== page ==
‘Panic Button’ crime podcast takes us deeper into a ‘Small Town Girl Living in a Violent World’

TULSA, Okla. — “Panic Button” just premiered on June 28, and the podcast already has over 1,000 listeners, is currently the number one non-profit podcast on the app Goodpods and in the top 5% of all podcasts.

Local attorneys, Colleen McCarty and Leslie Briggs draw us into what could be a plot taken right out of a thriller script, but the story is true and ripped right out of the headlines.

RELATED: ‘Panic Button’ crime podcast releases first episode on 1998 Tulsa murder case

“This is a different kind of true crime story. This is the one where the woman survives–against all odds,” states McCarty.

Episode One, “The Shooting” focuses on the hours before Wilkens killed Carlton in his basement in mid-town Tulsa, Okla. on April 28, 1998.

Wilkens was required by involuntary hospitalization to stay in a mental health institution for two weeks, leading up to the shooting. When she was released she was brought to “12&12,″ an addiction recovery program in Tulsa.

A day before Carlton’s death, Wilkens went AWOL from “12&12,” and then hitchhiked back to her Brookside neighborhood home.

When she entered her house, she says she discovered that it had been completely ransacked, with alcohol bottles everywhere, syringes, and the bed appeared to have been soiled with sperm and urine, as described by Wilkens’ half-sister, Mary Ross.

“Never had I seen her home like that before,” said Ross. “It was soiled. It was disgusting. I’ve never seen anything like it in my life,” said Ross.

Wilkens believes it was Carlton who vandalized her home.

For the rest of the episode, McCarty, and Briggs continue to describe the events and details that led up to the shooting.

At some point in the story, the co-hosts give the audience a verbal warning before Wilkens in her own words talks about the rape and physical abuse she says she suffered before shooting her ex-fiancé Terry Carlton dead.

McCarty says Episode Two, ‘Small Town Girl Living in a Violent World,’ takes us back to Kellyville, Okla. in the 1980s.

“We follow Wilkens to September of 1995 where she goes to purchase a car at Don Carlton Acura and changes the course of her life forever,” said McCarty.

She meets Carlton and there is an instant attraction. Carlton takes Wilkens on a private plane to Dallas on their first date. Carlton and Wilkens would go on holidays abroad together.

“There was a Greece trip, a Rome trip, and then also France and Amsterdam,” said McCarty. “As in most domestic, intimate partner violence situations, Terry starts small, apologizes, and then there is a ‘honeymoon phase.’ To April, she could see the charming, affable person that Terry could be but also saw that he was battling himself a lot of the time. He was unpredictable, angry for no real reason, and he seemed to be looking for things to get on to her about.”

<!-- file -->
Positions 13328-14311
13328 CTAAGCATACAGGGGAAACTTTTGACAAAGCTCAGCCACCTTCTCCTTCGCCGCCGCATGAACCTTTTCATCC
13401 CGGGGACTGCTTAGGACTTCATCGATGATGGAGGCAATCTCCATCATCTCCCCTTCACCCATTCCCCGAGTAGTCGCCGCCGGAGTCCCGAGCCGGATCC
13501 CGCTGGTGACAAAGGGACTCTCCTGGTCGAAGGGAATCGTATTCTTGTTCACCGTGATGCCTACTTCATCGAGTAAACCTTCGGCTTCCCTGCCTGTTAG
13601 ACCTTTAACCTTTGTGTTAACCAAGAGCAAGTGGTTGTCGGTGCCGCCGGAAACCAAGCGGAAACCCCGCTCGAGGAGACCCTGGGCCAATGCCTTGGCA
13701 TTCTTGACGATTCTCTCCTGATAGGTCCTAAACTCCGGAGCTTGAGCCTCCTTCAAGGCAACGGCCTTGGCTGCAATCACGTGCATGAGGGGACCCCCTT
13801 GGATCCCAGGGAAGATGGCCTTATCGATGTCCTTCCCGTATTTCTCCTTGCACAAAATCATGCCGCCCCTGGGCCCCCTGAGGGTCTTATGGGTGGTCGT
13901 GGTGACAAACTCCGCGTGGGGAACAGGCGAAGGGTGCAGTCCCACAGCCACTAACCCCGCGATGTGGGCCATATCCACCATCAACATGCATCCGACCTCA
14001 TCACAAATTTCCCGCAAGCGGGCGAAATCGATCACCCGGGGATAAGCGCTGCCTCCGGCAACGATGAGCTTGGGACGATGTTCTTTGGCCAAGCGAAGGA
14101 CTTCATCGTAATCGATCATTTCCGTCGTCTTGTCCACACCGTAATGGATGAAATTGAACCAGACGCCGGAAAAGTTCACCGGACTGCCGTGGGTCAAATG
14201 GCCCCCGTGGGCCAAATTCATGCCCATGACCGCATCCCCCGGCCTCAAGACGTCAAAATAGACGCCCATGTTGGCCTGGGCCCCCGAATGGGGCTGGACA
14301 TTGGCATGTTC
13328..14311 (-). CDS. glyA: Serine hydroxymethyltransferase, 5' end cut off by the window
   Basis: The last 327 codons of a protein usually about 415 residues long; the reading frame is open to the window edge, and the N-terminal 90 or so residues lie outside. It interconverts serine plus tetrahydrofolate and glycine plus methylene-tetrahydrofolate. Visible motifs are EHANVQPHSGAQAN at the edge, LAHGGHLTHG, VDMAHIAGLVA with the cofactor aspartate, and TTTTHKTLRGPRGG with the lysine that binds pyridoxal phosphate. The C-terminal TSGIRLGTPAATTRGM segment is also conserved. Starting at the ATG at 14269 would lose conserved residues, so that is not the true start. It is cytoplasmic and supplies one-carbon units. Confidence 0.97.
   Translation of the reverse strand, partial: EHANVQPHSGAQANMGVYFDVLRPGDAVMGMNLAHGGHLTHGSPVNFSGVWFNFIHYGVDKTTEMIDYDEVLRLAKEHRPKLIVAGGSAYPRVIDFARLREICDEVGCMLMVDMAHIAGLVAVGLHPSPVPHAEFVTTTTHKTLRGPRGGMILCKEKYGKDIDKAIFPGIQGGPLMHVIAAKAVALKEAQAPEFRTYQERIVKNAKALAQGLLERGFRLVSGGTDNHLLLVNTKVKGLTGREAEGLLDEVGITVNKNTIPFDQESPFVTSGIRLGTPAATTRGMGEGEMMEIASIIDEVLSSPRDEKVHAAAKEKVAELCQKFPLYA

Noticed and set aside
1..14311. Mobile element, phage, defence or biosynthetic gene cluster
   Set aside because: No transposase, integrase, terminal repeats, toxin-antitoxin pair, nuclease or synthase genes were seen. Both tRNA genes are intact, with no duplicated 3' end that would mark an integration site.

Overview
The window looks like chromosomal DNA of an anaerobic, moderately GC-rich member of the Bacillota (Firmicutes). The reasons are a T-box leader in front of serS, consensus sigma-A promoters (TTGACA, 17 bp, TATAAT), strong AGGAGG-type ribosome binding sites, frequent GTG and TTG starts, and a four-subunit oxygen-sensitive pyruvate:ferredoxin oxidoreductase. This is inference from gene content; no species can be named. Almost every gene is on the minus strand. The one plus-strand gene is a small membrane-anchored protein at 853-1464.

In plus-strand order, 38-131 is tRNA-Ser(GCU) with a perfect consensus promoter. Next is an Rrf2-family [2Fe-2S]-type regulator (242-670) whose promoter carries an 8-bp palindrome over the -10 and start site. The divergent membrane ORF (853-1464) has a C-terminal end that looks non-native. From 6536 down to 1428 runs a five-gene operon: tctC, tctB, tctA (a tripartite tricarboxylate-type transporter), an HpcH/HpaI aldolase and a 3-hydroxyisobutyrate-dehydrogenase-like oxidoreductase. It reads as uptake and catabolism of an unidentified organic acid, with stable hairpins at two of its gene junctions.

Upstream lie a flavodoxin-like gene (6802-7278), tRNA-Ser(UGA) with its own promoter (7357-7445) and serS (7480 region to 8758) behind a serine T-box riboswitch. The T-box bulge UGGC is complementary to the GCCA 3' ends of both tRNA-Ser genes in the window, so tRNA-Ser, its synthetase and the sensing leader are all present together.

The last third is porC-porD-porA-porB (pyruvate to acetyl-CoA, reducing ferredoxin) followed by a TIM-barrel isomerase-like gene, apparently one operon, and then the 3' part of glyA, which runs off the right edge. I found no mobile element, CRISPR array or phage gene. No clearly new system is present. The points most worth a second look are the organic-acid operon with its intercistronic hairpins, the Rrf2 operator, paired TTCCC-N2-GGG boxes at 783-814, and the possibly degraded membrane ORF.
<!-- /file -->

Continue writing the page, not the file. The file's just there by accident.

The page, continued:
From Wilkens’ own words we learn how the changes in Carlton emerged.

“I began to see unpredictable fits of anger, and he began, he went from being, I went from being nothing wrong and being on a pedestal, to where he would become very critical of me and everything that I did. Not always. Not always. Just at times,” said Wilkens.

The biggest bombshell of Episode Two is eerily similar to the evidence submitted in the Heard Depp case. A six-minute phone conversation with Carlton that Wilkens recorded right after their trip to Italy that was never heard in trial.

Carlton fully admits to hitting Wilkens on the recording. He states it was an accident.

“You deliberately aggravate the situation because you do something that you know is going to really piss me off,” says Carlton.

Wilkens goes on to say that she doesn’t see the need for physical violence.

“So, it’s okay for you to pull out the stops and do everything you can do to piss me off, but as soon as I, you know react in the same way and pull out the stops in the same way to hurt you. What’s the difference, April?” Carlton continues, “When I lose my temper and I throw you outside the room naked-”

“And Choke me,” interjects Wilkens.

“That’s when you started resisting,” Carlton said.

McCarty and Briggs share several accounts from Wilkens’ then neighbor, Glenda McCarley that took place just a few months before the shooting.

McCarley said she had seen numerous times Terry stalking around April’s house in the late winter to early spring of 1998.

The neighbor describes another incident where the police officer was responding to one of many domestic violence calls.

“Officer Tallman arrived to find April sitting on Glenda’s porch, waiting for help from yet another violent encounter, he trounced up to the porch, looked at April, and said, ‘You’re beginning to annoy me,’ before treading back to his patrol car and speeding away,” McCarty states.

McCarley says a police officer’s response to Wilkens, was “infuriating.”

Attorneys McCarty and Briggs will continue to venture down the rabbit hole of the April Wilkens case to uncover the truth in upcoming “Panic Button” episodes released each Tuesday.